Enzymes, as typical chemical intermediates, continued to enjoy high popularity across all types. While in applications such as food, textile, leather or detergents their usage developed at moderate rates, demand was skyrocketing in applications relevant for bio–ethanol production, relevant for increasing feeding efficiencies or for cellulose and hemi–cellulose cracking. Phytase, an enzyme used for decomposing phytin–phosphate of plants saw its best market development ever. Leading enzyme producers are investing heavily in the development of enzyme cocktails that are able to break down hemi–cellulose and woody material for use in bio–refineries. Novozyme and Danisco dominate the industry more than ever.
Polysaccharides such as xanthan still enjoy popularity in all their applications, such as food thickening and oil drilling. Also for xanthan, the period of lowest prices is over. But as there are no new applications developing, polysaccharides are less discussed in the industry than, for example, organic acids. The xanthan industry, particularly in China, consolidated more quietly. The dominance of Chinese xanthan manufacturers is over and the lead is back to Western producers.
Ascorbic acid is still the main vitamin derived from fermentation and was one of the products for which prices degraded so much during the early 2000’s that even a number of Chinese manufacturers gave up. Now, vitamin C prices are back to $15 to $20 per kg., a level not seen since the 1980s and the few producers remaining are enjoying high margins. Similarly riboflavin saw an extreme price peak in 2006 and 2007, to some extent resulting from the shut down of Chinese production. Prices came back but are still higher than during the late 1990s. Due to technical and marketing reasons, carotenoids produced by fermentation could not develop into serious competition for synthetic carotenes. Consequently, many promising leads in astaxanthin disappeared. Market development of fermentation derived carotenoids over the past 4 years has been largely disappointing.
There are some new products under development and about to start up on a larger scale, all of which will either be used for manufacturing bio–plastics as fuels or as intermediates for bio–fuel manufacturing; in brief, as substitutes for petroleum derived products. Succinic acid, propanediol and butanediol are only some examples.
This report focuses now on the quantitative description of the latest developments in major fermentation products. It explains why the markets developed as they did, and extrapolates data, although it has to be realized that any kind of prediction may be variable in light of erratically changing macro–economic coordinates all over the world.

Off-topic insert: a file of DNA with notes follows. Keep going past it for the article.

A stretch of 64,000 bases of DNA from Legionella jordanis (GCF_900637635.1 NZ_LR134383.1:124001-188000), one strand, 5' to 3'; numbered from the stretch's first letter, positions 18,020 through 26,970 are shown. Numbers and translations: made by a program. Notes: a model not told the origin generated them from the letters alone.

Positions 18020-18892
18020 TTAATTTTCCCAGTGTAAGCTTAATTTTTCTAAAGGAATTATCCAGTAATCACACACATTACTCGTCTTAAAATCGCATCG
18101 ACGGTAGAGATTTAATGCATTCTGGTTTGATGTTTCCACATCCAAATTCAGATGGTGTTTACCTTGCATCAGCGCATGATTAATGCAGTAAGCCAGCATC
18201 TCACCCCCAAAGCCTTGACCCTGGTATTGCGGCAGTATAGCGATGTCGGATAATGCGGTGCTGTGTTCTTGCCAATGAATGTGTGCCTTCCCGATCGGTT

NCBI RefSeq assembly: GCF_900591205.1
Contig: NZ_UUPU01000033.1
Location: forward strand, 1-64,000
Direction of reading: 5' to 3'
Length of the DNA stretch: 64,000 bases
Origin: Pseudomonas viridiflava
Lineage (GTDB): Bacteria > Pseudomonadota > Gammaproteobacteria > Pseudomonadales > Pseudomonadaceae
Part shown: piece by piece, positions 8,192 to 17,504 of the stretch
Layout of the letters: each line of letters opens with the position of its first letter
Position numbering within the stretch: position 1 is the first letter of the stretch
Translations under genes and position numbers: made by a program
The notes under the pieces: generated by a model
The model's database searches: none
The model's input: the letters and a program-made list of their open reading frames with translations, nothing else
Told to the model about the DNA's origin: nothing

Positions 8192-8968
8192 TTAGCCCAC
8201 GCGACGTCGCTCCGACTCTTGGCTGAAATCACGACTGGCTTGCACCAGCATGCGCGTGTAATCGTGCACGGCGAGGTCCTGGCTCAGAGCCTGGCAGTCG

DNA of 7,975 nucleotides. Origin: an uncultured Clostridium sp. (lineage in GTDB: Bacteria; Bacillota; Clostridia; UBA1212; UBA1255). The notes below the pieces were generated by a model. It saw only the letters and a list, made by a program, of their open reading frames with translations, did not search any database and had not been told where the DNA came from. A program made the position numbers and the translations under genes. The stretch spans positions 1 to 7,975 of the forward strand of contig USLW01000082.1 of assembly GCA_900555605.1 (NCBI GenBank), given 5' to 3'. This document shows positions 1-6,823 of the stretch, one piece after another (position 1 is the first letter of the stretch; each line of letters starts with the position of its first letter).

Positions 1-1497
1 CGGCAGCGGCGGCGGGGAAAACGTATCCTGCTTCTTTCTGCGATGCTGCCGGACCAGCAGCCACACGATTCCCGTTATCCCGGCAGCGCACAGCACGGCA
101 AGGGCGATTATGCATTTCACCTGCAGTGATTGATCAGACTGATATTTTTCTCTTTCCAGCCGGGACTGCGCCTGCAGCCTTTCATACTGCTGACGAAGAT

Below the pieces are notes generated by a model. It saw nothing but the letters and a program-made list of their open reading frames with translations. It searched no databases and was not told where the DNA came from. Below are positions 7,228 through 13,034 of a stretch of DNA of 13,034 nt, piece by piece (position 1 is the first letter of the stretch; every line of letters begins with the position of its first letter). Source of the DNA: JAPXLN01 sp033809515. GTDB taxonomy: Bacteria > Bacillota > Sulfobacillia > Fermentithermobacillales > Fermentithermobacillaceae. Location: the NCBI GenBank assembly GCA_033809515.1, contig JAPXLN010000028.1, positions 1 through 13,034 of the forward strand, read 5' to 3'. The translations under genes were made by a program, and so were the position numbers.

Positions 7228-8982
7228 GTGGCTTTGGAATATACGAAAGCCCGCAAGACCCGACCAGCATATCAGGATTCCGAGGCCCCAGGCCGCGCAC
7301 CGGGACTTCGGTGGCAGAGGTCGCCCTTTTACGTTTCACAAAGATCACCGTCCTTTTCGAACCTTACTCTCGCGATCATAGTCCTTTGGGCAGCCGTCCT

REASONS FOR DOING THE STUDY
The report reviews the global fermentation industry with emphasis on major fermentation derived products used in food, feed, pharmaceutical and technical applications. It provides the most up to date information on quantities manufactured, prices and market value developments and on industry structures. It enables the reader to understand the industry in general, provides in particular insight into the inter–relationship between the ethanol and other carbohydrate using industries. Therefore at the end of this report, a separate section is devoted to the dynamics of the global starch and sugar markets and how the fermentation industry is affected now, and will be affected in the future.
The report is designed to assist decision makers in the fermentation industry by providing background information to be considered in capacity enlargements, when entering into or exiting from the business of fermentation products and ingredients. It should also support selection of sites and of manufacturing processes for future plants. In view of the dynamics of the global carbohydrate markets and constantly changing economic framework conditions for fermentation products, the determination of the most appropriate production site for specific products becomes more important than ever before.
SCOPE OF REPORT
After categorizing the main fermentation products, each individual product is described by first highlighting the most important developments that occurred during the past 4 years; then by estimating current volumes produced, prices obtained and by industry structure. Cautious outlooks for the period through 2013 conclude each product section. Building on carbohydrate conversion rates and production sites, the demand for carbohydrates is estimated for specific regions and contrasted with availability. Those regions and products that may experience tighter production due to restrained raw materials are also identified. Finally, in conclusion is a review of the most important companies that are active in the fermentation processes.